Posts filed under “Digital Media”
Last year, we noted that the Eagles had "Disintermediated the Major Labels" by selling the CD to consumer via Wal-Mart — no label necessary.
How did that work out? Not too shabby: The Eagles’ double disc, “Long Road Out of Eden,” sold 711,000 copies in its first week and three million since, according to Nielsen SoundScan. Ironically, the disc is available used at Amazon ($7.98) or in MP3 format for $10.98 — but if you want a new CD, its Wal-Mart or nothing.
Up next: Veteran rockers AC/DC. Via the WSJ, we learn:
"Wal-Mart is expected to pull out the stops to promote the AC/DC album, the band’s 16th studio release, which is to come out in the fall and hasn’t yet been titled. Such a push — including prominent displays of CDs in stores and heavy advertising — could yield blockbuster sales, in an environment in which blockbusters are increasingly rare. Columbia Chairman Steve Barnett, reached by telephone, declined to comment. Wal-Mart spokeswoman Melissa O’Brien didn’t respond to requests for comment about AC/DC.
But even as it strikes novel deals with a handful of artists and labels, Wal-Mart is preparing changes in its approach to selling the vast majority of music. It is unclear what the upshot of those changes will be, but one likely scenario involves cuts in the number of music titles the chain carries.
Wal-Mart executives, frustrated by perennially declining CD sales, have been quietly exploring changes in their approach to selling music. The company has described different versions of its potential new strategy to different players in the music industry."
What’s noteworthy about these deals is that they all involve dinosaurs who’s best days are long behind them, going to Wal-Mart for their promotional muscle. Now if Wal-Mart cut a deal with any band that wasn’t cranking out albums in the 1960s, ’70s, or ’80s, I might think there was something very interesting afoot. Say, a Radiohead or a Coldplay or Sarah McLachlan.
But no. The newer bands are going to the internet, rather than WAL-Mart. Their fans skew younger, and are more comfortable on line; Many of them are quite international, and domestic US sales matter less. Lastly, there is something decidely unhip about Wal-Mart that simply doesn’t call out to Beck.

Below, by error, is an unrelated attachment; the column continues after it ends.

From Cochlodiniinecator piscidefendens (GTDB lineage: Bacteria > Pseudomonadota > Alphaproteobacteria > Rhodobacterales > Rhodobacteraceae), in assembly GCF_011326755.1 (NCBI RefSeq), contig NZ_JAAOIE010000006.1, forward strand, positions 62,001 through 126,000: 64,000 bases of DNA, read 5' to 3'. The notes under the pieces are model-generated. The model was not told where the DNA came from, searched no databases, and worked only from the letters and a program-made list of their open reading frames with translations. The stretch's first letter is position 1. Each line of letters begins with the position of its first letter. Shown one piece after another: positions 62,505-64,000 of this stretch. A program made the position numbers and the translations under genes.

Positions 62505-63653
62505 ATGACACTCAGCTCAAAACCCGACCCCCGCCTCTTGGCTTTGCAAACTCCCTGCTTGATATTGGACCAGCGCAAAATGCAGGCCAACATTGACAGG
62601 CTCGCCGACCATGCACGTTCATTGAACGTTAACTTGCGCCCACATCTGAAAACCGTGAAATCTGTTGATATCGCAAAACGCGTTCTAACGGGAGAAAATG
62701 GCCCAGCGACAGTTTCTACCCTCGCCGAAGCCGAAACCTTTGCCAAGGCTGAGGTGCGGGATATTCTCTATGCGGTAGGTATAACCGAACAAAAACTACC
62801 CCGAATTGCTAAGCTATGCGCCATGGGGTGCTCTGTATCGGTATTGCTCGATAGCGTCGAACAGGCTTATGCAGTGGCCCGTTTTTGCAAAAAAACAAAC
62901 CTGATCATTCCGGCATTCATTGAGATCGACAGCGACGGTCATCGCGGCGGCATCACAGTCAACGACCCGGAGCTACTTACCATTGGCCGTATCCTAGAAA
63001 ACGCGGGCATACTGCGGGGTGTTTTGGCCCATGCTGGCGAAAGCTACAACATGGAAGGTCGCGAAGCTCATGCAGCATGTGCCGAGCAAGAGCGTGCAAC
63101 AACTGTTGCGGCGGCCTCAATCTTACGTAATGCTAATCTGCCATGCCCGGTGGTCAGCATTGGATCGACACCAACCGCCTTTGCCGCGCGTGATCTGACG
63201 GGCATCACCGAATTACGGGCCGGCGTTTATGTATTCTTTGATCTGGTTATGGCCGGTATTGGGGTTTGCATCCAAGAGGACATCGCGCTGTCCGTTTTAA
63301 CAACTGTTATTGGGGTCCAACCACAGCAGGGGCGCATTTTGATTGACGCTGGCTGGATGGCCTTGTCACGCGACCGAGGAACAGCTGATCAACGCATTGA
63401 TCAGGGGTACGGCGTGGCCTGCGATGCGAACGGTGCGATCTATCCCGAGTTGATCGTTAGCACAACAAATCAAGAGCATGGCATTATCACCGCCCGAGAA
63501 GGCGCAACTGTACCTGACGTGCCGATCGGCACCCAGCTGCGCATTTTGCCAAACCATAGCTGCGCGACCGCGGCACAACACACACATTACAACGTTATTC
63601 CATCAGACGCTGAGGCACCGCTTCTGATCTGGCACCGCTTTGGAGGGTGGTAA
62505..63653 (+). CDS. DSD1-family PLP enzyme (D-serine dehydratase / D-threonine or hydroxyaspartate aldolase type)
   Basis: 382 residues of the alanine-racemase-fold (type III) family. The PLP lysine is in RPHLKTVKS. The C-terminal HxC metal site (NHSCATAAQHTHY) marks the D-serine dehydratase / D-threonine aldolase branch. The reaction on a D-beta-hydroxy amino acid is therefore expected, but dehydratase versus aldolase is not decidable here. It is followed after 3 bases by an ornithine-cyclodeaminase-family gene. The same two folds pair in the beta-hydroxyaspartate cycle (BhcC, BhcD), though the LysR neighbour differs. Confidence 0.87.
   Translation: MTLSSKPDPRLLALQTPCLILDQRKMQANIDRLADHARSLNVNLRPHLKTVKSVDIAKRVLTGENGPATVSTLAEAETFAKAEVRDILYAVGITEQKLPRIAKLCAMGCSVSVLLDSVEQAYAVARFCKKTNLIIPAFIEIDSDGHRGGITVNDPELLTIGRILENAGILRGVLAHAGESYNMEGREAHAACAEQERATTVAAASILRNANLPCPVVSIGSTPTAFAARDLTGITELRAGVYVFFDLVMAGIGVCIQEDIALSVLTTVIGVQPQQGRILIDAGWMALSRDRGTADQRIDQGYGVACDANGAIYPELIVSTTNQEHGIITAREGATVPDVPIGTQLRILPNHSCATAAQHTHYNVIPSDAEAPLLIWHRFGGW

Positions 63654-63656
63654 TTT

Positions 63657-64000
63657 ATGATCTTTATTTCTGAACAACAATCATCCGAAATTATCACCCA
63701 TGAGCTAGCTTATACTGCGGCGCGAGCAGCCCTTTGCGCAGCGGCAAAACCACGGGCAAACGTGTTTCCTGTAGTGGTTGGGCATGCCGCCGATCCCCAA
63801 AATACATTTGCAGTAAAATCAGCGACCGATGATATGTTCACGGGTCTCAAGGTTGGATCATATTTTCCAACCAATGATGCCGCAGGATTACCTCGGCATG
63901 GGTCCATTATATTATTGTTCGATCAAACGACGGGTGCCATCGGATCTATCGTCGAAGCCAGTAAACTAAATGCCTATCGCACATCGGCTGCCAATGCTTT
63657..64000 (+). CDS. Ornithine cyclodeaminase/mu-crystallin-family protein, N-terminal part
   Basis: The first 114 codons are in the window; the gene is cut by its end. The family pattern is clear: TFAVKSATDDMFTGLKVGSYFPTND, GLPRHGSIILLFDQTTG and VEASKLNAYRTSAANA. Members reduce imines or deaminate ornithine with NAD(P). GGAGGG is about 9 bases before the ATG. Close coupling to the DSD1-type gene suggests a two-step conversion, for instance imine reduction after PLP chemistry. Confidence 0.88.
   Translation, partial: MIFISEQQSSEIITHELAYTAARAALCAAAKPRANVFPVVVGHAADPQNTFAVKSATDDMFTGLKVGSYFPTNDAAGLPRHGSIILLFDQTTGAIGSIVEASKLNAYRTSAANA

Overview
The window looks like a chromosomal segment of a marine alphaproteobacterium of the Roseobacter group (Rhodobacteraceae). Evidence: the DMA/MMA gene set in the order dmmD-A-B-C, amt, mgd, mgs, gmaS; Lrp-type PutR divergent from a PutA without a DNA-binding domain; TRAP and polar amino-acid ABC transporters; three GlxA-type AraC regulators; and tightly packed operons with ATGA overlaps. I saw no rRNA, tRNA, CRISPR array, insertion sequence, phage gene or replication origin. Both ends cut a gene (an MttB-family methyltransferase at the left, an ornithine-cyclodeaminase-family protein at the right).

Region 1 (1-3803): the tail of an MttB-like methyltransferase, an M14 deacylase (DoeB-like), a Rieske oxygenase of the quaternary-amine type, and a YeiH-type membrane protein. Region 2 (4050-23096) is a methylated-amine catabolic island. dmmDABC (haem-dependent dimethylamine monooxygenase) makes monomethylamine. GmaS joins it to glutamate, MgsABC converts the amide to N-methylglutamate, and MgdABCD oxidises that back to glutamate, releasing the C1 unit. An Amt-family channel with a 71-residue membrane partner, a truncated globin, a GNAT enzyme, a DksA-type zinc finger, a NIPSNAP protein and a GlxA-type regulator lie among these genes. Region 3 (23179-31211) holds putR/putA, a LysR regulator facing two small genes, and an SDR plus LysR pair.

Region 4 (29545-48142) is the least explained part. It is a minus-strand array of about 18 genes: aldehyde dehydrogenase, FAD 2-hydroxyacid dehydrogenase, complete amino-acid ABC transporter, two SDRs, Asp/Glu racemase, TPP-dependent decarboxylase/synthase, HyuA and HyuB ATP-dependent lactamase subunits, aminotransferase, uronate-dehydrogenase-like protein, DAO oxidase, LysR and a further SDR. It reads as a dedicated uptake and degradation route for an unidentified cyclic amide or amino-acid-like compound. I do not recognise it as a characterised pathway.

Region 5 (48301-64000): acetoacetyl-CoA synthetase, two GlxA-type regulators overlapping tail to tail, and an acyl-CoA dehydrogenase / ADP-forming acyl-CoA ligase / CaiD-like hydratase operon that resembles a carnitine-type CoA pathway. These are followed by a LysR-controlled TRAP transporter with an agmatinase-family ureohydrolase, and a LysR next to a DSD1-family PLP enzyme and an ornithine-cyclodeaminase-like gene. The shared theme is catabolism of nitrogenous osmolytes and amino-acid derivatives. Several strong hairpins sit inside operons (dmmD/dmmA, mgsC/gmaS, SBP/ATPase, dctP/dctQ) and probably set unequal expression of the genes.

Eagles Disintermediate Major Labels, ITMS (November 2007)
AC/DC To Wal-Mart
As CDs Decline, Wal-Mart Spins Its Strategy
Chain Signs Latest Exclusive Album — And May Cut Titles
WSJ, June 9, 2008; Page B1
For Some Music, It Has to Be Wal-Mart and Nowhere Else
NYT, June 9, 2008
* For you young ‘uns, the title refers to a 1981 AC/DC album: For Those About to Rock We Salute You
It was a real eye opener: This clean, cool recording of lovely Latin melodies, overlaid with a delightfully dry, reedy saxophone that infused everything with a sophisticated flavor. That was Gerry Mulligan’s sound.
NPR radio described Mulligan as "the most influential baritone saxophonist in jazz."
But Mulligan was more than that — he was a
commanding composer, an innovative musician, someone who pushed boundaries, yet remained accessible and enjoyable to listen to.
Mulligan’s light and airy baritone saxophone was the epitome of the the "cool" jazz sound. Yet its amazing how easily he could interact with many other musical styles: Ben Webster’s blustery tenor (the epitome of a "warm" sound); Monk’s percussive, fractured piano rhythms and dissonant tunes; the sweet, subtle tension between Mulligan and Chet Baker.
You can pretty much grab any random Mulligan album (I put up a decent selection here) and not be disappointed. You will see scattered around a broad selection of different styles, eras, and musical cohorts.
Are you a Brubeck fan? Monk? Chet Baker? Webster? Desmond? Grab anything, sit back — and enjoy.
Mulligan became known for his writing and arranging skills in his teens. He wrote for Johnny Warrington’s radio band in 1944, and for Gene Krupa’s band two years later.
Mulligan hit the big time when he became known for his work (writing, arranging, and soloing) on Miles Davis’ defining album, "Birth of the Cool." Gerry’s compositions for this album included "Jeru," "Godchild," and "Venus de Milo," all songs that would remain in his repertoire long after the initial success of the album had died down. (This album launched and aided several careers of important jazz figures).
Mulligan’s last record came out as one of his most beautiful. Lovely tunes, clever arrangements, and understated fabulous players mark his last recording (John Scofield and
Grover Washington, Jr. play on this).
Mulligan Discography (massive PDF)
One of my all time favorites Jazz musicians is Thelonius Monk.
Our man Monk was a three way genius: As a composer, as a jazz pianist, and as an improvisationist, he was without peer, and shaped the future of Jazz. Some notable discs:
• Thelonious Monk with John Coltrane — what more can you add to these two geniuses riffing off of each other? Simply a monst rous most own.
• Monk’s Dream is a great example of Thelonious Monk in a Quartet format, with Monk at the peak of his career peak.
• Monk’s Music a classsic compositions & recordings; Bold and inspired, with Coltrane, Blakey and Hawkins. Just fabulous.
• Solo Monk a man, a piano, a studio tape recorder. Brilliant.
• Thelonious Monk Quartet with John Coltrane at Carnegie Hall accidentally discovered in an unmarked box by a Library of Congress engineer early 2005 (previously mentioned in our year end review).
Videos after the jump . . .